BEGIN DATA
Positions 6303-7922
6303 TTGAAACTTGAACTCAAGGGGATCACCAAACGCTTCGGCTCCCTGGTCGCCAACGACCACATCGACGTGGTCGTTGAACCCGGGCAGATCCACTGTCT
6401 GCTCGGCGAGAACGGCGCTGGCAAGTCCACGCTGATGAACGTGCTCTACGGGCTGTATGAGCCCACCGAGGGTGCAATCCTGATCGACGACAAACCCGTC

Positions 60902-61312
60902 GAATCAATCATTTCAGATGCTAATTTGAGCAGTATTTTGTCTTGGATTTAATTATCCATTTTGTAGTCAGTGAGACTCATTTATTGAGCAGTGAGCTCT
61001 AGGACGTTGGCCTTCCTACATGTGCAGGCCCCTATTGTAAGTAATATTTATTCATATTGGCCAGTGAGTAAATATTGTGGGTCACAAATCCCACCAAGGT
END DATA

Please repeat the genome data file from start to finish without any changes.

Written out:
Positions 6303-7922
6303 TTGAAACTTGAACTCAAGGGGATCACCAAACGCTTCGGCTCCCTGGTCGCCAACGACCACATCGACGTGGTCGTTGAACCCGGGCAGATCCACTGTCT
6401 GCTCGGCGAGAACGGCGCTGGCAAGTCCACGCTGATGAACGTGCTCTACGGGCTGTATGAGCCCACCGAGGGTGCAATCCTGATCGACGACAAACCCGTC

Positions 60902-61312
60902 GAATCAATCATTTCAGATGCTAATTTGAGCAGTATTTTGTCTTGGATTTAATTATCCATTTTGTAGTCAGTGAGACTCATTTATTGAGCAGTGAGCTCT
61001 AGGACGTTGGCCTTCCTACATGTGCAGGCCCCTATTGTAAGTAATATTTATTCATATTGGCCAGTGAGTAAATATTGTGGGTCACAAATCCCACCAAGGT